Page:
I may choose to ignore anonymous comments. I consider this type of anonymity dishonest. Also, I don't post regularly. I post when I have something worth writing and something worth reading. I explain all this in: Don't Let Telling Tales Trip Up Your Truthfulness.

Sunday, February 20, 2011

Counting Members of the Church

I don't know how other Church's count their members, so I cannot comment on whether I think their numbers are accurate. However, I can comment on how the Church counts members and I know they can be relied on.

National numbers for the United States and Canada are compiled by the National Council of Churches' in their 2011 Yearbook of American and Canadian Churches. Their newest numbers were just released on February 14, 2011. The Deseret News evaluates their numbers in an article entitled, "LDS Church among largest, growing U.S. churches."

In academia, numbers that are self-reported are always suspect. There always seems to be differences in how people count and what criteria they use and a tendency to inflate numbers for whatever reason. Standardized counting is so difficult. Consider how hard it is to determine if someone is Caucasian or black or if they are a mixture like President Obama. Reasonable people can disagree on the classification.

Also, modern problems in counting can emerge. For example, before car-jacking was a separate category, it was sometimes counted as auto theft, or robbery, and sometimes both. Finally, the separate category was created to address all its facets.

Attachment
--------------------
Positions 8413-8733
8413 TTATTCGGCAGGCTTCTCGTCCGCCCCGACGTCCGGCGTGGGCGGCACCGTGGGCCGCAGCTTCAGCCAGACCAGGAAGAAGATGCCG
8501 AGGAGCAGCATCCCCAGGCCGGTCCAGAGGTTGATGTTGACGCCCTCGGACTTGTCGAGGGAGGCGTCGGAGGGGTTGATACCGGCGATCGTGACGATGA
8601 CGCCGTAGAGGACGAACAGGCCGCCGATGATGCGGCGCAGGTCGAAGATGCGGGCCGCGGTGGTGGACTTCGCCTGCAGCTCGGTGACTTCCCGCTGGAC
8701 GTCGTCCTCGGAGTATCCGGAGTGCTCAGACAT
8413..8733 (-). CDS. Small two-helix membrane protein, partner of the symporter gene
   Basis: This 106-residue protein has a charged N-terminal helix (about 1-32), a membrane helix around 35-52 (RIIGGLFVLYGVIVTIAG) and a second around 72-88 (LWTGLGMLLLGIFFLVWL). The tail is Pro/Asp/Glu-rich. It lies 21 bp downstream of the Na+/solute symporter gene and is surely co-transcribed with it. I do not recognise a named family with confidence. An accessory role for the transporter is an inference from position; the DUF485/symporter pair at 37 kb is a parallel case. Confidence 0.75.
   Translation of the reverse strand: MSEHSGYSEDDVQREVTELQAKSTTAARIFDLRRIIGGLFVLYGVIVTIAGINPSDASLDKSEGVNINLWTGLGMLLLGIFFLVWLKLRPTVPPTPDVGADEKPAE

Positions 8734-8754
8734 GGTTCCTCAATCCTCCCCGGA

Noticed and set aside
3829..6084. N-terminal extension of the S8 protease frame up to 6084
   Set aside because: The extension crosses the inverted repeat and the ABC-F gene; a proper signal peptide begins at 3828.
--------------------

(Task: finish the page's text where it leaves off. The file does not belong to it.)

However, membership in the Church is a lot like citizenship in the United States. The definition is well-defined, centrally controlled and verifiable.

Being a Mormon is not a vague feeling of identification or association. Also, you don't inherit membership. Membership is an actual membership record centrally controlled in Salt Lake City. You either are a Mormon or you are not. There is no gray area.  You either have a membership record or you don't.

People cannot be baptized into the Church willy nilly by anyone. The person baptizing you has to have the power and authority to do so. The Church centrally controls who can and cannot baptize and who actually performs the baptism. Records of all baptisms are centrally controlled and kept.

For example, I was baptized when I was eight years old by my father. I have an actual membership record number. That can be consulted to determine that my father had the priesthood authority to baptize me, that the baptism was conducted in Ogden, Utah, under the leadership of a particular Bishop and at a particular authorized place. Paperwork establishing and verifying all of this, including authorized witnesses, is on file in Church headquarters in Salt Lake City. I am a member, no doubt about it.

If you have been baptized into the Church you are a member. If you are excommunicated from the Church, or formally ask to have your membership removed, then you are no longer Mormon.

So, that leaves people to either die or disappear. Does the Church count them? How does it keep track?